The figure includes abuses committed by 3,000 priests and other people involved in the church since 1950 - wrongdoing that Catholic authorities covered up over decades in a “systemic manner”, according to the president of the commission that issued the report, Jean-Marc Sauve.
The head of the French bishops conference asked for forgiveness from victims, and is meeting them to discuss next steps to the report.
Eric de Moulins-Beaufort, said: "To the people who have been victims of these acts from priests, clergymen and nuns, or from other people of the Church, I express my shame, my horror, my determination to act with them so the refusal to see, the refusal to hear, the will to hide or cover up the facts, the reluctance to denounce them publicly disappear from the attitudes of the Church authorities, priests, pastoral people and worshippers.
"And trust that I speak on behalf of the bishops."
“I wish on that day to ask for pardon, pardon to each of you,” he told the victims.
The commission urged the church to take strong action, denouncing “faults” and “silence”. It also called on the French state to help compensate victims, notably in cases that are too old to prosecute through the courts.
About 80% of the victims were boys.
“The consequences are very serious,” Mr Sauve said.
“About 60% of men and women who were sexually abused encounter major problems in their sentimental or sexual life.”
The 2,500-page document prepared by an independent commission comes as the Catholic Church in France, like in other countries, seeks to face up to shameful secrets that were long covered up.
Victims welcomed the report as long overdue.
Francois Devaux, head of victims’ group La Parole Liberee, said it was “a turning point in our history”.
He denounced the cover-ups that permitted “mass crimes for decades”, and added: “But even worse, there was a betrayal: betrayal of trust, betrayal of morality, betrayal of children, betrayal of innocence.”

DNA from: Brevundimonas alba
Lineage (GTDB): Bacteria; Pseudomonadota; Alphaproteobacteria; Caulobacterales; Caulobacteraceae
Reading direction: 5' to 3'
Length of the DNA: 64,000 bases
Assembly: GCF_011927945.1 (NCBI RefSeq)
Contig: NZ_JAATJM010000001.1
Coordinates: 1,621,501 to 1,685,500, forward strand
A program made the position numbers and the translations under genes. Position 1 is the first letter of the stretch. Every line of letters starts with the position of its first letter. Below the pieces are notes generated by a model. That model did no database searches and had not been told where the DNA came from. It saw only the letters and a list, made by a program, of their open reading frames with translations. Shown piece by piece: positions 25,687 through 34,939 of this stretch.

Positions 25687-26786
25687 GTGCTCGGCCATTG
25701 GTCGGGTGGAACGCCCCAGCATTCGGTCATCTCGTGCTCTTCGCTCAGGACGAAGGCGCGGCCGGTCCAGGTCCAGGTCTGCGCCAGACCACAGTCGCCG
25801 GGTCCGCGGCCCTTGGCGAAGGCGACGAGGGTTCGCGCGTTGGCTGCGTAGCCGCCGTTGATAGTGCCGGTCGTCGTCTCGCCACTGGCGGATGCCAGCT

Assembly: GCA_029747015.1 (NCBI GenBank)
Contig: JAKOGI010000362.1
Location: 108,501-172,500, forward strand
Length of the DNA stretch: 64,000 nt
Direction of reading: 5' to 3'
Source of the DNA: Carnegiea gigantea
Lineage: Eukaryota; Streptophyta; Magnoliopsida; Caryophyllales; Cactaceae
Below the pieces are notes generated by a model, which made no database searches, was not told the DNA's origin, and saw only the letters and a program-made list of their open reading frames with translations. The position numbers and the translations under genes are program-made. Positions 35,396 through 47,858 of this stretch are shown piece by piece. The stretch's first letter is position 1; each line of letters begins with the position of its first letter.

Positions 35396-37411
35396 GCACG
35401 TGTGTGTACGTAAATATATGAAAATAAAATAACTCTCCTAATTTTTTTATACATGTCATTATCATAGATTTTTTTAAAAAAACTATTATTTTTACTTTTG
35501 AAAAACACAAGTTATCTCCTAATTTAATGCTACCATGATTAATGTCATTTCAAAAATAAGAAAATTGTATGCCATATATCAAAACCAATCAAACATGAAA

Olivier Savignac, head of victims’ association Parler et Revivre, who contributed to the investigation, said the high ratio of victims per abuser is particularly “terrifying for French society, for the Catholic Church”.
He condemned the Church for treating such cases as individual anomalies as opposed to a collective horror. He described being abused at the age of 13 by the director of a Catholic holiday camp in the south of France, who also was accused of assaulting several other boys.
“I perceived this priest as someone who was good, a caring person who would not harm me,” Mr Savignac said.
“But it was when I found myself on that bed half-naked and he was touching me that I realised something was wrong. And we keep this, it’s like a growing cyst, it’s like gangrene inside the victim’s body and the victim’s psyche.”
The commission worked for two-and-a-half years, listening to victims and witnesses and studying church, court, police and press archives starting from the 1950s.
A hotline launched at the beginning of the investigation received 6,500 calls from alleged victims or people who said they knew a victim.
Mr Sauve denounced the church’s attitude until the beginning of the 2000s as “a deep, cruel indifference toward victims”.
The report said an estimated 3,000 child abusers — two-thirds of them priests — worked in the church during that period. Mr Sauve said the overall figure of victims includes an estimated 216,000 people abused by priests and other clerics.
“Sometimes church officials did not denounce (sex abuses) and even exposed children to risks by putting them in contact with predators,” Mr Sauve said. “We consider… the church has a debt toward victims.”
Mr Sauve said 22 alleged crimes that can still be pursued have been forwarded to prosecutors. More than 40 cases that are too old to be prosecuted but involve alleged perpetrators who are still alive have been forwarded to church officials.
The commission issued 45 recommendations about how to prevent abuse. These included training priests and other clerics, revising Canon Law — the legal code the Vatican uses to govern the church — and fostering policies to recognise and compensate victims.